Now that the physical evidence from the “flu attack” is almost all gone and the psychological damage is too after the “treadmill incident that nobody saw”, it’s time to move beyond sickness recovery phase and start making plans for Boston.
It is obvious that as runners, we need relatively little "gear" to perform well in our sport. Some would even argue that the simpler (or less-equpped) the runner, the better the racer. However, even the simplest runner knows that he won’t get very far very fast if he’s not wearing the right shoes. Now, I realize that I haven’t talked about my shoes much. That’s because I haven’t had much shoe drama in a very long time. I’ve been using a combination of Asics 2130/2140 for longer runs since last summer and a pair of Saucony ProGrid Triumphs for tempo runs and longer races. (I also have a pair of Pearl Izumi racing flats that use for short races and track work). This symphony of shoes has worked well for me in training but all simultaneously passed the 300 mile mark late last month. This made me somewhat hesitant to use any of them for the actual marathon. What to do? Which to use? Old or new? These had been questions that I’ve been tossing around in my mind before I got sick
In my defense, I had been preparing for such a scenario. Because I found a nice pair of New Balance 1223s (which carried me to my first BQ in 2007) on sale a couple months back, I grabbed it figuring to either run Boston in them or just train with them through the summer. However, once I took them for a test long run and then a tempo run, I found out that the toe box was tight and the heel support did not fit me the right way. My Achilles and knees definitely complained each time. But since I thought I was imagining things since both runs occurred as part of a tough 50+ mile week, I took them out for a spin again a couple of days ago, and the same thing happened again! This was a big bummer because I had such success with them the first time around when I ran over 500+ miles before I literally forced myself to retire them for good. Panic struck when I finally accepted that the NB 1223 Boston Marathon Shoe plan had to be restructured. So after getting off work an hour early Friday afternoon, I laid my old/new 1223s on the side of the curb, thanked them for their past services and headed over to the new JackRabbit store on 85th and 3rd to conduct new interviews for the position.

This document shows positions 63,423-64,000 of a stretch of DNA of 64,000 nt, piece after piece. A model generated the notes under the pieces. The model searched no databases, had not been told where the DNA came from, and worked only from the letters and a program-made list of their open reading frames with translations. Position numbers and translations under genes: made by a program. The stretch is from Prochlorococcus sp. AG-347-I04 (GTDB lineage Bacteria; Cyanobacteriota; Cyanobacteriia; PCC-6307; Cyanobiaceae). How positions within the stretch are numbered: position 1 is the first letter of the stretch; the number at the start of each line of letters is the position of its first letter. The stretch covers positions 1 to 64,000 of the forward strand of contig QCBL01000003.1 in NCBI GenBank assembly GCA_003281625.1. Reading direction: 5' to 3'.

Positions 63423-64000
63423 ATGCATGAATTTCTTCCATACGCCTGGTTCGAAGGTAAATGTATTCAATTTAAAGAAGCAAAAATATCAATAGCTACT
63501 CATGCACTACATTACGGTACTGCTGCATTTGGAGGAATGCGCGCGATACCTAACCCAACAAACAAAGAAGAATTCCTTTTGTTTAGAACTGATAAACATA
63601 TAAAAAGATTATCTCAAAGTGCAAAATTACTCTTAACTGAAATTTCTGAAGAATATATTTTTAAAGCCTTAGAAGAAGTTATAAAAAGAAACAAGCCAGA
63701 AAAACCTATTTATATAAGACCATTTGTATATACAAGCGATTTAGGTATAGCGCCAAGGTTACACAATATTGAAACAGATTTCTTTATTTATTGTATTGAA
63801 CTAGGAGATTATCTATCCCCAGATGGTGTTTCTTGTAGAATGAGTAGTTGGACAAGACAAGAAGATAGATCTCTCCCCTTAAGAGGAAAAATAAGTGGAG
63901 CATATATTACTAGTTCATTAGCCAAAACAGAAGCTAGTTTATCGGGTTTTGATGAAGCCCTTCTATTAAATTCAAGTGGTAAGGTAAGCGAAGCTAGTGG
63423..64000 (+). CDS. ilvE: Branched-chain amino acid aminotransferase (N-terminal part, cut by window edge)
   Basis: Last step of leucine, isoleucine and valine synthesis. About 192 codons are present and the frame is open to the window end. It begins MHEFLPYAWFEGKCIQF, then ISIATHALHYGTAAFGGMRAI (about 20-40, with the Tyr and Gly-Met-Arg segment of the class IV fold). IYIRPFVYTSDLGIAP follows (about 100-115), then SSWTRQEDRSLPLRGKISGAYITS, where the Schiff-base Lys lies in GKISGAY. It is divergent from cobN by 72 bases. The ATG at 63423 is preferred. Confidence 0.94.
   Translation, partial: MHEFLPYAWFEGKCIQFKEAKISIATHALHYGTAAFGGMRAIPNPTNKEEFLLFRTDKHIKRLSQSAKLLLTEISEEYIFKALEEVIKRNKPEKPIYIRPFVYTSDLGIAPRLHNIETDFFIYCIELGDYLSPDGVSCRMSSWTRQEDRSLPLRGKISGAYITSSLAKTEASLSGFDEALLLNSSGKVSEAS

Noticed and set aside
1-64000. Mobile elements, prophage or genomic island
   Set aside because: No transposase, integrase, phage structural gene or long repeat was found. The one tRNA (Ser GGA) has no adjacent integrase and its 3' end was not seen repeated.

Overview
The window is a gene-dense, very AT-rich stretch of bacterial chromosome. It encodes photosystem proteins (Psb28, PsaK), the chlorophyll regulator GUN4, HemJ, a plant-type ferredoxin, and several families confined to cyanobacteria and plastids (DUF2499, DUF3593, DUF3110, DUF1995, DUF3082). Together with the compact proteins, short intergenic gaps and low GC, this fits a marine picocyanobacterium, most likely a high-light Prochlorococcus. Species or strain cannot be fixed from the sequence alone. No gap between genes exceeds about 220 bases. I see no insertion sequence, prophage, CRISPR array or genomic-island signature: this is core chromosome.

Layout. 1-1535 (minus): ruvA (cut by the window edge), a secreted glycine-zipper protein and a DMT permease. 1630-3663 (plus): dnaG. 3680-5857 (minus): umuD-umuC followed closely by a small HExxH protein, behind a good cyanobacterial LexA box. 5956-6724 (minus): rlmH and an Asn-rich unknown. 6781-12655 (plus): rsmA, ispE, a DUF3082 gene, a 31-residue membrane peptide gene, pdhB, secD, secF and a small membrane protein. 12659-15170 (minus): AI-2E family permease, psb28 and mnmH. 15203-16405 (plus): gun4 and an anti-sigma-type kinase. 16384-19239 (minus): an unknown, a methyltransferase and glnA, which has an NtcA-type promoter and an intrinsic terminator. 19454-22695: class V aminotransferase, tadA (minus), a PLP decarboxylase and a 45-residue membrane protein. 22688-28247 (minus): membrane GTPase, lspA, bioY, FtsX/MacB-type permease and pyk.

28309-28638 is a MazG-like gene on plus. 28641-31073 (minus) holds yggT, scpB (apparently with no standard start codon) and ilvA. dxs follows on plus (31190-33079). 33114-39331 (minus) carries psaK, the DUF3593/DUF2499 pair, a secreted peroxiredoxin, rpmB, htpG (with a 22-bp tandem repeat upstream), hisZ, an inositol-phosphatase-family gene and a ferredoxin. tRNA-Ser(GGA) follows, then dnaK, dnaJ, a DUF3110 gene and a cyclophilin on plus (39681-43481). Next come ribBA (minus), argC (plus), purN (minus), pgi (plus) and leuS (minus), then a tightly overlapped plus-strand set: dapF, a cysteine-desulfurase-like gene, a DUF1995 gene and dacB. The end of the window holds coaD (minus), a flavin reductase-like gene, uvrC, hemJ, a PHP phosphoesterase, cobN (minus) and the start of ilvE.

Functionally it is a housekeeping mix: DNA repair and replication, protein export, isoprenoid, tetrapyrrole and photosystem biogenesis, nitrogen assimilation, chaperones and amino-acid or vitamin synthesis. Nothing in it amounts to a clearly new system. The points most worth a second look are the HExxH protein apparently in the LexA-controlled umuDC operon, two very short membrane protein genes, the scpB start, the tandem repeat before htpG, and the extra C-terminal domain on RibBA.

To make the long story short, I found there a knowledgeable staff who ran me through a full comprehensive gait analysis and watched me try out about ten pairs of shoes on video before helping me pick out the right candidate for the position. So after 45 minutes of intense examination and scrutiny, both the sales person and I came to the conclusion that these new kicks will not only carry me far and fast in Boston, but complements my running rebel personality as well.
For those who haven’t met, these are the new Brooks Defyance 2 running shoes, which came into the market in December of 2008. Since I’m not that familiar with Brooks as I’ve never worn them before, I’ll spare you my cursory introduction and direct you to a video detailing some of its features (if you're interested). What I like most of the shoe is that it is lighter and less stable than any of the other marathon shoes I’ve ever used (Apparently, I was told during my gait analysis that I really do have a very efficient gait and don’t overpronate as much as I think which means that extra stability is not warranted. This was somewhat surprising to hear since I’ve always categorized myself as an overpronator.) Also, it has a bit wider toe box while maintaining a well-cushioned and snug midfoot and ankle fit. I think I’m going to enjoy running in Defyance!
Because yesterday was just all nasty and rainy, I didn’t get to test it out, but today is a perfectly beautiful and sunny day so I’m dying to try them out on my last weekend 10-12 miler. I can hardly wait.